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Pioneer history comes alive at Fort Caspar

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CASPER, Wyo. — Handcarts, quilts and the Mormon Ferry were elements of the Casper Wyoming Stake's participation in the Fort Caspar Rendezvous on June 24. (The city and fort, though pronounced the same, are spelled differently.)

The city of Casper, which owns and operates the fort as a historical site, invited the Church to be part of the living-history displays during the event visited by members of the community and tourists. There were also primitive skills contests, Native American dancers and other activities during the day to demonstrate what life was like in the era of mountainmen and the early pioneers.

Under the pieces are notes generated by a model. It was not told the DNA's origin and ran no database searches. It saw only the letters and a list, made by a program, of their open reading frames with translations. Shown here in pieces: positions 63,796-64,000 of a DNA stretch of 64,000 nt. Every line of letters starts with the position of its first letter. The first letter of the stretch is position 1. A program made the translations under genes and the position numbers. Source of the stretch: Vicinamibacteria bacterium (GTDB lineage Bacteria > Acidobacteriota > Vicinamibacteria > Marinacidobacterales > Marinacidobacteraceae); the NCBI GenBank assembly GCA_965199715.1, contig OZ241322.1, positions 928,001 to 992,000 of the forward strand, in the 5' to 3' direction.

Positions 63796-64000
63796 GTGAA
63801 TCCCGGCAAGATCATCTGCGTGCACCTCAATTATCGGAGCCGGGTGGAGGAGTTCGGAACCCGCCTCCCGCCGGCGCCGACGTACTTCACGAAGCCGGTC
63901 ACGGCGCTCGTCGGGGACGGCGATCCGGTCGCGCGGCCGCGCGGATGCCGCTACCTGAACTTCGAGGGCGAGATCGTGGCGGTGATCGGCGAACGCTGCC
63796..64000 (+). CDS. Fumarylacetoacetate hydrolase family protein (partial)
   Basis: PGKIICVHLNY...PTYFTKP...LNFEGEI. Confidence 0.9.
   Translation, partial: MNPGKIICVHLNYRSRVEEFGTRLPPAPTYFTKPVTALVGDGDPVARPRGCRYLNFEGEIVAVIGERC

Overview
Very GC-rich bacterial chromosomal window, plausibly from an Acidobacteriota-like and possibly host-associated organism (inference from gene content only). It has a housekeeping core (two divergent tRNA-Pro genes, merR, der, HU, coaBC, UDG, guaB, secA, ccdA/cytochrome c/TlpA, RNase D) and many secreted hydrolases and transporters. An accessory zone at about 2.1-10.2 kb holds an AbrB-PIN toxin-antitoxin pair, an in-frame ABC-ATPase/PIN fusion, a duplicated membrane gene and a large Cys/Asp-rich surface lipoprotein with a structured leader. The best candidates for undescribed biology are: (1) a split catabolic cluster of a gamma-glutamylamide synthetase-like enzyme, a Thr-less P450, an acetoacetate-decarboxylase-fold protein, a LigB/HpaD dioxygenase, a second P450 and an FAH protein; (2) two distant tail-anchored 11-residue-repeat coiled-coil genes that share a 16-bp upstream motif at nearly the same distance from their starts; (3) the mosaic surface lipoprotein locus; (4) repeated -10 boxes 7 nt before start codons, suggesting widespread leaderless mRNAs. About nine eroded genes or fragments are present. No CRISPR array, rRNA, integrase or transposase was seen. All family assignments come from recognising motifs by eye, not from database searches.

Each ward in the stake filled a time slot at the fort to greet visitors, explain the significance of the area to the Mormon migration westward and to demonstrate the craft of quilting.

The Mormon Ferry was established by Brigham Young to help Mormon pioneers who came after him to cross the North Platte River; the ferry became a revenue producer as others were charged a fee for its use.

A replica of the original ferry that is permanently situated on the edge of the fort was constructed of cottonwood by members of the stake. For the rendezvous, the ferry was joined by a few of the handcarts built in the stake for the Pioneer Sesquicentennial celebration of 1997.